Quick Guide to SPUR's SF Ballot Recommendations

Image courtesy flickr user nshepard.

Welcome to election season! Here's a quick overview of SPUR's positions on San Francisco ballot measures. To read our complete research and analysis, check out the full SPUR Voter Guide >>

Like the Voter Guide? Support our work. Join SPUR today >>



Transportation Bond

Authorizes $500 million in bonds to fund transportation projects.
San Francisco’s streets and transit systems are facing a make-or-break moment. This bond would fund improvements including new traffic signals, safer crosswalks, bus-only lanes, accessible Muni and BART platforms, bike lanes and upgrades to Muni maintenance facilities. A failure to address these needs will result in more hardship for everyone who travels through San Francisco. The city has done the hard work to gather stakeholders, assess needs and come up with a plan for where to invest transportation dollars. While inadequate compared to the scale of need, this proposed transportation funding is a solid start. SPUR recommends a YES vote on Prop. A.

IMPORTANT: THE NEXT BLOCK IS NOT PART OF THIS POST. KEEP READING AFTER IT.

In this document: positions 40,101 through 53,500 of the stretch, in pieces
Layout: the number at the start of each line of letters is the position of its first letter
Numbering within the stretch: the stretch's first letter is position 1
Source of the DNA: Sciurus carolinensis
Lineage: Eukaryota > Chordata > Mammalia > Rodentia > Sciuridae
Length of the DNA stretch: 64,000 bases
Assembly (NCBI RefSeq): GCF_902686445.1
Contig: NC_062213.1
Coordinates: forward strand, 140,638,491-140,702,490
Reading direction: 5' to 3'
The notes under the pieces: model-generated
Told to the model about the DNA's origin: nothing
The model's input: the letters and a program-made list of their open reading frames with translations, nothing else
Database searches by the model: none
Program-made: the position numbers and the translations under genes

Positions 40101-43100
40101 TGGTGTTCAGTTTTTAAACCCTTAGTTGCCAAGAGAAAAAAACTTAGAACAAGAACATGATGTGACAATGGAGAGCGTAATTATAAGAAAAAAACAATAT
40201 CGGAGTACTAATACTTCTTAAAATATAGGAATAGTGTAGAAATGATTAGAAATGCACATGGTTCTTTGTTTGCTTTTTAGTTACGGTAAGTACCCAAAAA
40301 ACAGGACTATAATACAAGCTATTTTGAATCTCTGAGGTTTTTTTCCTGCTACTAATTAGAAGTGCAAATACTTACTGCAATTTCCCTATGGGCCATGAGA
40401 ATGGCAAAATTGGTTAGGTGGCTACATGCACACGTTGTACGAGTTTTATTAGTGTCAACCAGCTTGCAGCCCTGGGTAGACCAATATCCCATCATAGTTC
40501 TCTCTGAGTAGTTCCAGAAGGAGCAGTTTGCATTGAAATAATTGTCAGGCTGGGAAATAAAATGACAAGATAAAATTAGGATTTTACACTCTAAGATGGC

Read SPUR’s full analysis of Prop. A >>

Transportation Set-Aside

Increases the funding set-aside for Muni in step with a percentage increase in population.
SPUR agrees that new, reliable funding sources for Muni are necessary, particularly for operating costs. However, this proposed increase to the city’s general fund set-aside for Muni does not conform to any of SPUR’s recommendations for how to structure set-asides. It is not tied to available revenue, it is not funded by a new revenue source, it does not expire and it is not connected to a measurable outcome. We struggled with this measure, because we support its goals, but due to our concerns with the way this set-aside is structured, we do not recommend it as part of the solution. SPUR recommends a NO vote on Prop. B.